Update: Mean Girls

So I caught up with the mother of the birthday girl today at our yoga class (see Mean Girls). Again she apologized for the way the girls (not her girls, they are super sweet – two of the guests) treated my daughter, or I should say tried to treat my daughter at the birthday party. She also gave me a bit of insight.

As we suspected, both little girls have mother issues. One has seen her mother go in and out of the hospital various times for, of all things, anorexia (oh, let us count the issues that are going to stack up in that child’s life…). In addition, the girl’s father isn’t in the picture. Aye, aye, aye.

The second girl, whose mother wasn’t around much anyway, is not competing with a new baby brother who has been sucking the remaining scattered time of her mother’s attention.

Are these good excuses for the girls to be mean to mine? I’m not accepting it. I’ve know plenty of people who had it much harder and chose not to go that route. But I will allow sympathy to ride alongside my contempt for them. For the time being.

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5 Responses to Update: Mean Girls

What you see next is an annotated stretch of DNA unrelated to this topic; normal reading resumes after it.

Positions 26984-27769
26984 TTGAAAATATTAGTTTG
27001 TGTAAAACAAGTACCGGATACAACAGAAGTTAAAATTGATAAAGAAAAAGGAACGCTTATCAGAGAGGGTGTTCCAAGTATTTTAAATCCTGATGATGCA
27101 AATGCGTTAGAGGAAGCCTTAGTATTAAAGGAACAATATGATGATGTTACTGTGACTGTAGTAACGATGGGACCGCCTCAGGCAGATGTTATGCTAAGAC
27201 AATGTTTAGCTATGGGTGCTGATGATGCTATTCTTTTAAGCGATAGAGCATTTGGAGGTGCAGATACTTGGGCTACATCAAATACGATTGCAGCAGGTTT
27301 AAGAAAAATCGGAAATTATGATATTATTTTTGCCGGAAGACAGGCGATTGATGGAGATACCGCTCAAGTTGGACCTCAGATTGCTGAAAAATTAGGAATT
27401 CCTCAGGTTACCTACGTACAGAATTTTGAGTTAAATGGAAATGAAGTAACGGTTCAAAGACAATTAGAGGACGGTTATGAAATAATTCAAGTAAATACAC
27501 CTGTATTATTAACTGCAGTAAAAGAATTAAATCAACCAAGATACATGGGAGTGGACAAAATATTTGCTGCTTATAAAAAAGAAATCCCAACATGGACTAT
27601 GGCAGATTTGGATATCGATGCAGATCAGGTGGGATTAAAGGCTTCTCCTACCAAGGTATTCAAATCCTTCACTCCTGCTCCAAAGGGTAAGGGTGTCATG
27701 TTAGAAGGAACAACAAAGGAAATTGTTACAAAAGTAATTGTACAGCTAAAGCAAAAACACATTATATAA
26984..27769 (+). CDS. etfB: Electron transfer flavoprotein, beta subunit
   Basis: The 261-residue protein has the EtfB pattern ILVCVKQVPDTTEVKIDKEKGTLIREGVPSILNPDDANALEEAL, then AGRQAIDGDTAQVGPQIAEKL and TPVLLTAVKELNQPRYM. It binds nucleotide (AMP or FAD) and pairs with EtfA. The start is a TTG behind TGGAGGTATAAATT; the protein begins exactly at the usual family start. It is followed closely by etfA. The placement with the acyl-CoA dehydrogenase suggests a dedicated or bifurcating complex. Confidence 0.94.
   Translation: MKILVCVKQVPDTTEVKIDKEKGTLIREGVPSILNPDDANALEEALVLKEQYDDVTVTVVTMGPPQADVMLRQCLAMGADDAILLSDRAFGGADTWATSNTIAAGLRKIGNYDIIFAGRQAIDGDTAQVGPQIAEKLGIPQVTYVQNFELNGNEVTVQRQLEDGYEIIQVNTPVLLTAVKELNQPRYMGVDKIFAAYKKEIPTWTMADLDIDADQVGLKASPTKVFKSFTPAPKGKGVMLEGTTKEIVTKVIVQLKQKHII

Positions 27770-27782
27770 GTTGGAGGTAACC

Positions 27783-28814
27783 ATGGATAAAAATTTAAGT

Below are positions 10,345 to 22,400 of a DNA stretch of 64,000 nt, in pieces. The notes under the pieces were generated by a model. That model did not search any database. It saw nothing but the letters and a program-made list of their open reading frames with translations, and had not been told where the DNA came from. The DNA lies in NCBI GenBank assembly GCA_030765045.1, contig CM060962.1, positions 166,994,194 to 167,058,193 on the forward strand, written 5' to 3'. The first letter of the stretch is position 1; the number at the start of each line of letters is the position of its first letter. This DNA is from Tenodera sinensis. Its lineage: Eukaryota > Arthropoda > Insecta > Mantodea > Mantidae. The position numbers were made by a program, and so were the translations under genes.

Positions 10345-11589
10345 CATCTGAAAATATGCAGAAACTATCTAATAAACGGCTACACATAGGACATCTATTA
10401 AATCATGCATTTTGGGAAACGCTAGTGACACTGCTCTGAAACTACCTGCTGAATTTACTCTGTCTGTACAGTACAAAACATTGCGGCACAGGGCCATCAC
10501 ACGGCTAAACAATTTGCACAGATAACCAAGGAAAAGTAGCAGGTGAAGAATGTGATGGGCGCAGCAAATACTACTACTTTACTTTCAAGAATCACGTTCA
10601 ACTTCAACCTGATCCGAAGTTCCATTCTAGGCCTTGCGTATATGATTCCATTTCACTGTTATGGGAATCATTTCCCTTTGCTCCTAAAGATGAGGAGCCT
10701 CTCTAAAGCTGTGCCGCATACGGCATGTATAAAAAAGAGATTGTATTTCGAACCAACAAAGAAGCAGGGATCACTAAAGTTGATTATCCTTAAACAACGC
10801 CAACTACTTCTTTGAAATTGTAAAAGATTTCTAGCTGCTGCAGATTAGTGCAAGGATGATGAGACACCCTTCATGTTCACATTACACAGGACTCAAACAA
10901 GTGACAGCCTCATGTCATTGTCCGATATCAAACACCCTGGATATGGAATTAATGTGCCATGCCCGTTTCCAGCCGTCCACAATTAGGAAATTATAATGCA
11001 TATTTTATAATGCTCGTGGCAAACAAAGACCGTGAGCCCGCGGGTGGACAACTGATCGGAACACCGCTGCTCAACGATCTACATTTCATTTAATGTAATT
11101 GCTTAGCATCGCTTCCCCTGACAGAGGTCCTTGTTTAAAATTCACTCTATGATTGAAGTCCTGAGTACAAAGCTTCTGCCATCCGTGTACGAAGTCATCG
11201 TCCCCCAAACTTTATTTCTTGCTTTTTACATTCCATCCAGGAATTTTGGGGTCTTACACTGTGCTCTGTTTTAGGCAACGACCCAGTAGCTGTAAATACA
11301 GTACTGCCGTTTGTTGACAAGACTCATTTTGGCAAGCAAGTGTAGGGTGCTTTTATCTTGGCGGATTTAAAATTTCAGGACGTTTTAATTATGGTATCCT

1. Ray says:

    I am with you, not an excuse at all. Let’s hope these people will wake up and realized what their girls are going through. I have no doubt, they will suffer in life if they keep acting up like that.
    People are not putting up with bullying anymore, there is more awareness nowadays.


  2. oxherder says:

    Never acceptable to be mean, nope. I agree.

  3. Samia says:

    I agree with you. There’s no excuse to be mean, but kids need guidance. They need reassurance and to be taught right from wrong, and these girls clearly are not learning anything at home. I’m sorry it happened to your little girl. I work with kids and I know girls can be really mean to each other. It’s so sad! Unfortunately, there’s very little we, as teachers and caregivers, can do to change it. This sort of behavior is usually a reflection of what they see at home and it’s supported by parents. If the parent isn’t on the same boat as teachers and caregivers about their children’s education and values, it becomes extremely difficult to work with children and help them become responsible and kind adults. We all know this kind of behavior will lead to a miserable life for them, and for the people they’ll meet in their lives. I try to always work closely with parents to avoid this, but not every parent is willing to take the time to work with their children’s issues/needs, or even willing to admit there’s something wrong. The norm seems to be parents trying to justify their children’s behavior, blame teachers, the other parents, God, instead of taking responsibility and making an effort to try to make their children better people. It really is unfortunate. 😦

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